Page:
Fictional New York apartments featured in TV series are a lot more realistic today than they were back in the days of Sex in the City and Friends. So writes Ronda Kaysen in her inaugural weekly column “36o View,” part of Sunday’s new-look New York Times Real Estate section. The Sept. 18 print makeover will be followed by a new website version Oct. 3 featuring enhanced photographic, video, interactive and responsive elements.
The passage in Kaysen’s column that stuck with FishbowlNY is the following. On slide-rule paper, this may be mathematically correct. But otherwise, it does no one any good:
In early 1996, when “Friends” was in its second season, the median rent in Manhattan was $2,000 a month. Over the next 20 years, it jumped 67 percent to $3,344 a month in early 2016, according to Jonathan J. Miller, the president of the appraisal firm Miller Samuel.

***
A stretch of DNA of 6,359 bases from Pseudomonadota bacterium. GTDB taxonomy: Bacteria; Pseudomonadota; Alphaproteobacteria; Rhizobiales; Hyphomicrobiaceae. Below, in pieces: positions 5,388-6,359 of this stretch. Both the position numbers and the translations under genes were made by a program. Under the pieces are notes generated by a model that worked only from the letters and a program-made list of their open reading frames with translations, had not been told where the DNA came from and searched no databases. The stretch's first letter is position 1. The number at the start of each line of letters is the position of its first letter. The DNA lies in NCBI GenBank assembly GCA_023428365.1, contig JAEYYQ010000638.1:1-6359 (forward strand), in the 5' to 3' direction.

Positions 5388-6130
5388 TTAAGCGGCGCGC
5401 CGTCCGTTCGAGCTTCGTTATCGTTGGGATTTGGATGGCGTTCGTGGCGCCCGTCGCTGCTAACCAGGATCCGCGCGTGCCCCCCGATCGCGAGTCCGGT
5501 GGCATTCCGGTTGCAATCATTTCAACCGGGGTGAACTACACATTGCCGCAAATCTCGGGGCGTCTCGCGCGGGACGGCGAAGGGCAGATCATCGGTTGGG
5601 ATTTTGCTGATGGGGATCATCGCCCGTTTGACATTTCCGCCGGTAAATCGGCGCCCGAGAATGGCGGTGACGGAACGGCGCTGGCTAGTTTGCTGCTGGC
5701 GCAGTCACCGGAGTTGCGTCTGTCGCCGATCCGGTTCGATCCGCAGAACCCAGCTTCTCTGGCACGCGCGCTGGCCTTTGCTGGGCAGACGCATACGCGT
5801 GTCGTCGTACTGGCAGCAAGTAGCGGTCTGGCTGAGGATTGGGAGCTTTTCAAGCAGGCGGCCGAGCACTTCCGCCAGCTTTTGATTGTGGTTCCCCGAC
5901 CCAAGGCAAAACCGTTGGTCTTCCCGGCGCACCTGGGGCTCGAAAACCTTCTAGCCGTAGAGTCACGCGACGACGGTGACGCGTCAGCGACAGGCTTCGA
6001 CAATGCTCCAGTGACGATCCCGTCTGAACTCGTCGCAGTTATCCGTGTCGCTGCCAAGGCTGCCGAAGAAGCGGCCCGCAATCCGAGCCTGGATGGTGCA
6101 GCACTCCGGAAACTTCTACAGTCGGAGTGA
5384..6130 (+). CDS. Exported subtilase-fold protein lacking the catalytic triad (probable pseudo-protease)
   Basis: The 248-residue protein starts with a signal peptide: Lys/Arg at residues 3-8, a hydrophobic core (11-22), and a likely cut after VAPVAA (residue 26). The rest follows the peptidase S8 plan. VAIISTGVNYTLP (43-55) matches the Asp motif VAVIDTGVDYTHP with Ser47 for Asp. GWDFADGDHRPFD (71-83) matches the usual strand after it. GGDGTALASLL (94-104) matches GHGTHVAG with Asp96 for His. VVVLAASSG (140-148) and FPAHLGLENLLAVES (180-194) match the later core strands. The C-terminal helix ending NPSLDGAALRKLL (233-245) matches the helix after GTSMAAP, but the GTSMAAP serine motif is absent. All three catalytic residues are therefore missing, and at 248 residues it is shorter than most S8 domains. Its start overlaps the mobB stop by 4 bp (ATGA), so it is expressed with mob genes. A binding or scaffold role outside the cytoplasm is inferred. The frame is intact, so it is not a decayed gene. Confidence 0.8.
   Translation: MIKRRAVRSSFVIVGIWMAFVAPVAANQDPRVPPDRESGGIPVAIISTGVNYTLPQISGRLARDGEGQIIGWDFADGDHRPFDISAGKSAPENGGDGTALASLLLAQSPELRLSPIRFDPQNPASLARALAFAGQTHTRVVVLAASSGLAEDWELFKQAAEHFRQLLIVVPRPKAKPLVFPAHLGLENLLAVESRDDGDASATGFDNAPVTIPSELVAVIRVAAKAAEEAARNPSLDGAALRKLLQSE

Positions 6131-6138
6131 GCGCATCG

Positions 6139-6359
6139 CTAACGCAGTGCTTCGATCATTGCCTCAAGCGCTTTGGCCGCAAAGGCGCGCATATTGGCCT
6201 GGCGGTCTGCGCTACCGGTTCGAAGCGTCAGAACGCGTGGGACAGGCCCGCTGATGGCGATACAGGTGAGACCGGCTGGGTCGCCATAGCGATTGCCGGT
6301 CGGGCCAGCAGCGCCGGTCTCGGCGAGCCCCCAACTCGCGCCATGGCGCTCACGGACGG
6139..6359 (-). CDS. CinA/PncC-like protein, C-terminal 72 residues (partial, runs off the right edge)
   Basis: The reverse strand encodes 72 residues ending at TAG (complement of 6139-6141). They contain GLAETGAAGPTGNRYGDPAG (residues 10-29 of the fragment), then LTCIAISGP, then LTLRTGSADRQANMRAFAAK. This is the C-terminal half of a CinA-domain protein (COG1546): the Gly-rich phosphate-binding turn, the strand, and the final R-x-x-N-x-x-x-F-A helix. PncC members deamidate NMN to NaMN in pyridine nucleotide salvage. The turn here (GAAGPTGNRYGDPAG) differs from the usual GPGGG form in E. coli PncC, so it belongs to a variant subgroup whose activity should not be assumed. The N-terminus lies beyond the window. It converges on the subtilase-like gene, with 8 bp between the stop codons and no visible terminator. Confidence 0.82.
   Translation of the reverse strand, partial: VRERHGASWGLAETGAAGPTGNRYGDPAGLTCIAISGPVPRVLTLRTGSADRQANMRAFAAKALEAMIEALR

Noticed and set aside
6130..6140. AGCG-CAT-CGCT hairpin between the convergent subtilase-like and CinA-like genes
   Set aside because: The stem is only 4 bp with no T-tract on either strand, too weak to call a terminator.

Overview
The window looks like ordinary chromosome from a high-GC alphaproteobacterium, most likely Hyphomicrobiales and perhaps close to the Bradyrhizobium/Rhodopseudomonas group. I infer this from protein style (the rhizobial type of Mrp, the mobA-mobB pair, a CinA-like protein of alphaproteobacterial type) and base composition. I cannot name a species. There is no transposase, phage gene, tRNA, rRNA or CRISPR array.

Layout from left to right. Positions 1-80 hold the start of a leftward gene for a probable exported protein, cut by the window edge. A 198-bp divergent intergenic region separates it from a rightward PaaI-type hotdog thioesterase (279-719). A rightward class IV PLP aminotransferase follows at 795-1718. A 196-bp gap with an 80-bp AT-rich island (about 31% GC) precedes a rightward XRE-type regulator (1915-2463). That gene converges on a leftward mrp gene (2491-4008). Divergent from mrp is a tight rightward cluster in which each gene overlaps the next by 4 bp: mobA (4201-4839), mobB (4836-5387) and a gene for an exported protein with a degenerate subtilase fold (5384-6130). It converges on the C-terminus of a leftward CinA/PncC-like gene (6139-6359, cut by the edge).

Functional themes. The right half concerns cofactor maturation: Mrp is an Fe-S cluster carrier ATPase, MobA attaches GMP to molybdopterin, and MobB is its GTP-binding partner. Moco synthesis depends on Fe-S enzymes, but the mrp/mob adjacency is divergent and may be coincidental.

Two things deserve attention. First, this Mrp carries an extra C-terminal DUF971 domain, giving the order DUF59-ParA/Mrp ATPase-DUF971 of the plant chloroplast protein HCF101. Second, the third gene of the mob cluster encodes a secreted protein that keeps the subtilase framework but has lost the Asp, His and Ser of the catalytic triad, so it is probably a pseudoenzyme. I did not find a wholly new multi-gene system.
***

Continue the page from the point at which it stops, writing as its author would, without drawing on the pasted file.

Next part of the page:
But while that may seem like an enormous increase, adjust those numbers for inflation, and the median rent in 1996 would have been $3,645 a month, or 9 percent more than it is today. “Rents are actually somewhat lower than they were in the mid 1990s,” Mr. Miller said. “But because wages have leveled off, it doesn’t feel that way.”
Other new features in the redesigned Real Estate section include “Calculator,” a weekly graphic illustration by Michael Kolomatsky; “Renters,” a bi-weekly profile column; and “The High End,” which covers luxury and international real estate markets. Additional details about this weekend’s revamp can be found here.